The war against tobacco escalates

I know why tobacco became popular. The "high" makes you feel wired and relaxed, all at once. Many smokers are rail-thin. Not being able to smell or taste is a good thing if you live around rotten food. But your freedom ends, in my mind, where my nose begins.

Robin Blankenhorn close upWhen my daughter traveled to Italy for her summer semester abroad last month, one of the first things she noticed was all the cigarette smoke in the air.

It drove her crazy.

It drives Bill Gates crazy, too. He has more money than my daughter and has put $125 million of it into ending smoking around the world. It drives Michael Bloomberg crazier. He gave twice that much.

At the same time there are new moves to limit tobacco in this country, where tobacco was born and where the fight against it has gone on the longest.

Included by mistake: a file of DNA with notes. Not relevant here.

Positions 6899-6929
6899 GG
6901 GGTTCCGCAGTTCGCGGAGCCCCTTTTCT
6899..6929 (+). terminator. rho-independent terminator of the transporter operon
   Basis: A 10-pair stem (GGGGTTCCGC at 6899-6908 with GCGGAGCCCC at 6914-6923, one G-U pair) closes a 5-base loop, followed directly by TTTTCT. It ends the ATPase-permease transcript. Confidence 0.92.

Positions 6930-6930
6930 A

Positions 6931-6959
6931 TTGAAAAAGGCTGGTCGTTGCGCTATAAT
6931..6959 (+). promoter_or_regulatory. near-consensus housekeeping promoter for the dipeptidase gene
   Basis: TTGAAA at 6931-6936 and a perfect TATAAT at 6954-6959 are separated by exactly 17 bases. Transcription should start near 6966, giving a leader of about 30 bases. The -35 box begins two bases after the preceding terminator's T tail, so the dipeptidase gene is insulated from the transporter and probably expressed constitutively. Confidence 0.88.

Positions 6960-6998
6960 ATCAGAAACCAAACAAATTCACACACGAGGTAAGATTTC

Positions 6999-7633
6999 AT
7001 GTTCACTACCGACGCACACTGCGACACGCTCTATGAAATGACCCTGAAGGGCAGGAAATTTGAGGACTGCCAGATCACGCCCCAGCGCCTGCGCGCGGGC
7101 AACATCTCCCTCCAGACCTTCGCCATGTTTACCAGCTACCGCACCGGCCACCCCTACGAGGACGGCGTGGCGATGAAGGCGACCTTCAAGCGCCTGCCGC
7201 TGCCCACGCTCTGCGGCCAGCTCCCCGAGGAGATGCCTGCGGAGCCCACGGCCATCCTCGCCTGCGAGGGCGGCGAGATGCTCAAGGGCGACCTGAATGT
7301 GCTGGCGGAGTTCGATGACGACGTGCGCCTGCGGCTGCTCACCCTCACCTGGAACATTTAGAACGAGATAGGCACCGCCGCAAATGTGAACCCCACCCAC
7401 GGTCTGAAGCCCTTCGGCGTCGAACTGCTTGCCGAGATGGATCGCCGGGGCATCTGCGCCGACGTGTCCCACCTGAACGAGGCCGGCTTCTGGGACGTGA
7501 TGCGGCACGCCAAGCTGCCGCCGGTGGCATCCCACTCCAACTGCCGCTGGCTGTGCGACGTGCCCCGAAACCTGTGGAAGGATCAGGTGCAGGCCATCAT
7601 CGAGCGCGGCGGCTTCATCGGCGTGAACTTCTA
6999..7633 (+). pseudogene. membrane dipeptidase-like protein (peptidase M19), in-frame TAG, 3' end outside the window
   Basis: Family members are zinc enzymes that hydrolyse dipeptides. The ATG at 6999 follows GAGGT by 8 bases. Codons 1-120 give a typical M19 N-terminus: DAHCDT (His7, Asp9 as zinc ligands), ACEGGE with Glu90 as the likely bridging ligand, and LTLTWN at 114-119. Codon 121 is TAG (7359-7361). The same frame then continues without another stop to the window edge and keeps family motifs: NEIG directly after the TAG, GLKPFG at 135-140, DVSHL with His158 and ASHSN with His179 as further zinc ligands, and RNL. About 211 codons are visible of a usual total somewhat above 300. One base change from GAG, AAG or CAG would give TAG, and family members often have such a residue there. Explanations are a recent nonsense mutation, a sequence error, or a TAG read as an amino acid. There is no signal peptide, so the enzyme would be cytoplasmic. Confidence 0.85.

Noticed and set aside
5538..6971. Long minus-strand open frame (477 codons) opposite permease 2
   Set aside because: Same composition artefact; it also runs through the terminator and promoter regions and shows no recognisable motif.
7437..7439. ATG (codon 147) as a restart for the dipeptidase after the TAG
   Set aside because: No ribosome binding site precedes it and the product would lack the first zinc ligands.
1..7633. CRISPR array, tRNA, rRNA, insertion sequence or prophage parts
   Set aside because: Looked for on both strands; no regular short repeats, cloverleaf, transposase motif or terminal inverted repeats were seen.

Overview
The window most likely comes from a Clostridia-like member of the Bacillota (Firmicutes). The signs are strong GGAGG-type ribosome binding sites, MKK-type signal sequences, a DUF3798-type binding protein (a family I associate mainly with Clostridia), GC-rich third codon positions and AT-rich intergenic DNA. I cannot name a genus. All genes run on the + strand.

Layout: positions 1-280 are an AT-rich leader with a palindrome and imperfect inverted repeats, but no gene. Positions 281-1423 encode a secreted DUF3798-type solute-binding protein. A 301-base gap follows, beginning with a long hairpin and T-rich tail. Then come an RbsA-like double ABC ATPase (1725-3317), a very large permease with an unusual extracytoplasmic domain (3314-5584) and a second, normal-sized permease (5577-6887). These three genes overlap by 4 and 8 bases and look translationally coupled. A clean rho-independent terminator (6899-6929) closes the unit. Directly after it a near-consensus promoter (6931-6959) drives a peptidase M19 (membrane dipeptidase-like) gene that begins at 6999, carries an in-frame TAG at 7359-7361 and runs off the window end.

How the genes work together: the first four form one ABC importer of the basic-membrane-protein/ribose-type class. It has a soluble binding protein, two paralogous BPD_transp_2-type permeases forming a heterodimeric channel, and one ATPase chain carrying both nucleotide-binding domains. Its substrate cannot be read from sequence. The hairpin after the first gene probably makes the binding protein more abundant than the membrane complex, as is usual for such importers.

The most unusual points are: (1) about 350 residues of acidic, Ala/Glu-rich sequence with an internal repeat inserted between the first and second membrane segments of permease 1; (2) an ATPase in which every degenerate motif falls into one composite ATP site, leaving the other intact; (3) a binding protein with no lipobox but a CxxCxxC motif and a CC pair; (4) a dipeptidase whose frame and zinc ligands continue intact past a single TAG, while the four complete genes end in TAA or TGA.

In particular San Francisco is looking to ban tobacco from drug stores and stores with health clinics. This would, if extended nationwide, ban tobacco from Wal-Mart. And Costco. As well as Walgreens and CVS and my local pharmacy, too.

In addition to business interests, there are ideological interests opposed to more limits on tobacco.

But on Monday I'm going to pick up my daughter from the Airport. It may take days for her to go through "tobacco withdrawal," and get back to normal. I know, because it happens to me every time I go abroad.

I know why tobacco became popular. The "high" makes you feel wired and relaxed, all at once. Many smokers are rail-thin. Not being able to smell or taste is a good thing if you live around rotten food.

But your freedom ends, in my mind, where my nose begins. And where hers does, too.

POSTCRIPT: New York State now bans smoking at its addiction recovery centers.  A 2004 study showed dropping tobacco increased the chances of kicking other drugs by 25%.

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